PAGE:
# partial differential equation

• Apr 5th 2010, 05:09 PM
vuze88
partial differential equation
A function $f$ of two variables is said to be homogeneous of degree n if $f(tx,ty)=t^nf(x,y)$ whenever $t>0$.

Show that such a function $f$ satisfies the equation $x\frac{\partial f}{\partial x}+y\frac{\partial f}{\partial y}=nf$
• Apr 5th 2010, 06:04 PM
tonio
Quote:

Originally Posted by vuze88
A function $f$ of two variables is said to be homogeneous of degree n if $f(tx,ty)=t^nf(x,y)$ whenever $t>0$.

Show that such a function $f$ satisfies the equation $x\frac{\partial f}{\partial x}+y\frac{\partial f}{\partial y}=nf$

Derive both sides of $f(tx,ty)=t^nf(x,y)$ wrt $t$ and then evaluate the result at $t=1$ .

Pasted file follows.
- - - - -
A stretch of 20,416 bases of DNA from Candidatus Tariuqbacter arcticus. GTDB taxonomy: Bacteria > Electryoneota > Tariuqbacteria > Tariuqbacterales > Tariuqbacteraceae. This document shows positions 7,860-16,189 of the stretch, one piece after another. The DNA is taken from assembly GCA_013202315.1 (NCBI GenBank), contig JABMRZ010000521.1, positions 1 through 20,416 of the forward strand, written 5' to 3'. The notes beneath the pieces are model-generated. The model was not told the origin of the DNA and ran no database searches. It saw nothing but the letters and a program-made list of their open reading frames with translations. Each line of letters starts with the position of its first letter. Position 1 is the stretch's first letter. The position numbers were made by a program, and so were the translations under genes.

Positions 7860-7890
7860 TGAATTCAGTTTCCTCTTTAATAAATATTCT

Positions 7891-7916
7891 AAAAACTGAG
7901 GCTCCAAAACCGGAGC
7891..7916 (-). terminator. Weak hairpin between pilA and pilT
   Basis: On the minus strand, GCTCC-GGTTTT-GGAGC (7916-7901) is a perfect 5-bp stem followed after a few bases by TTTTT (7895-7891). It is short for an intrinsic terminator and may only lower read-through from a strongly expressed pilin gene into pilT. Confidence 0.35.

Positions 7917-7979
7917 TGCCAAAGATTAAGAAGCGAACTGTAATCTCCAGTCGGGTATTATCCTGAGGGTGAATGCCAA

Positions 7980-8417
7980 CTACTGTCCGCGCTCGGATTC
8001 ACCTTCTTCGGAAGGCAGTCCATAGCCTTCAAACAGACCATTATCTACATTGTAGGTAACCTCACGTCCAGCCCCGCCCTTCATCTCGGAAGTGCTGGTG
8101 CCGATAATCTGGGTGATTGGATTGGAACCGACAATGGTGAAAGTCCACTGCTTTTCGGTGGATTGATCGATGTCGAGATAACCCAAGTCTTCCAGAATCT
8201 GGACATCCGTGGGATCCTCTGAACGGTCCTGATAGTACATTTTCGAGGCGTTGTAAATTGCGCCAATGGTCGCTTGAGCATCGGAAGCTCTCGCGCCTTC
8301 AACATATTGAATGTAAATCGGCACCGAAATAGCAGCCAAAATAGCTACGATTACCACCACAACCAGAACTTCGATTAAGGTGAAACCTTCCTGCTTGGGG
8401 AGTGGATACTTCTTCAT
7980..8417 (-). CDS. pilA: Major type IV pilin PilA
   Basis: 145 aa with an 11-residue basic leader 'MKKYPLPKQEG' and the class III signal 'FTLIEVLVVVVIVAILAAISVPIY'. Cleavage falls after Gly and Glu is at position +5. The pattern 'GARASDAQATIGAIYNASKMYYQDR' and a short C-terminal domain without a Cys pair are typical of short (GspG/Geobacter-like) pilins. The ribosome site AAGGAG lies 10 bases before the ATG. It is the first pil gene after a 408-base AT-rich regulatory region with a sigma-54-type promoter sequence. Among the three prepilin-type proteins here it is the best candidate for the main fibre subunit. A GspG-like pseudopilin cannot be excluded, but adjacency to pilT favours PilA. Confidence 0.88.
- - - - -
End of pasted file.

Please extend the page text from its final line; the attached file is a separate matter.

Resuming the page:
Tonio
• Apr 8th 2010, 01:46 AM
vuze88
Quote:

Originally Posted by tonio
Derive both sides of $f(tx,ty)=t^nf(x,y)$ wrt $t$ and then evaluate the result at $t=1$ .

Tonio

Sorry i still dont fully understand. Can you explain this in more detail. Also im not sure whether the f on the RHS means f(x,y) or f(tx,ty)
• Apr 8th 2010, 02:07 AM
tonio
Quote:

Originally Posted by vuze88
Sorry i still dont fully understand. Can you explain this in more detail. Also im not sure whether the f on the RHS means f(x,y) or f(tx,ty)

It is exactly as I wrote it: derivate the left side wrt t, derivate the right side wrt t, they're equal, of course, and now put t=1 .

Tonio
• Apr 8th 2010, 02:37 AM
vuze88
lol yeah but how to i differentiate with respect to t when the function is in terms of tx and ty
• Apr 8th 2010, 03:30 AM
HallsofIvy
Use the chain rule, of course!

$\frac{df(ax)}{dx}= a\frac{df}{dx}$
• Apr 8th 2010, 03:37 AM
Pulock2009
Euler's theorem
Quote:

Originally Posted by HallsofIvy
Use the chain rule, of course!

$\frac{df(ax)}{dx}= a\frac{df}{dx}$

this is what Euler's theorem on partial derivatives says.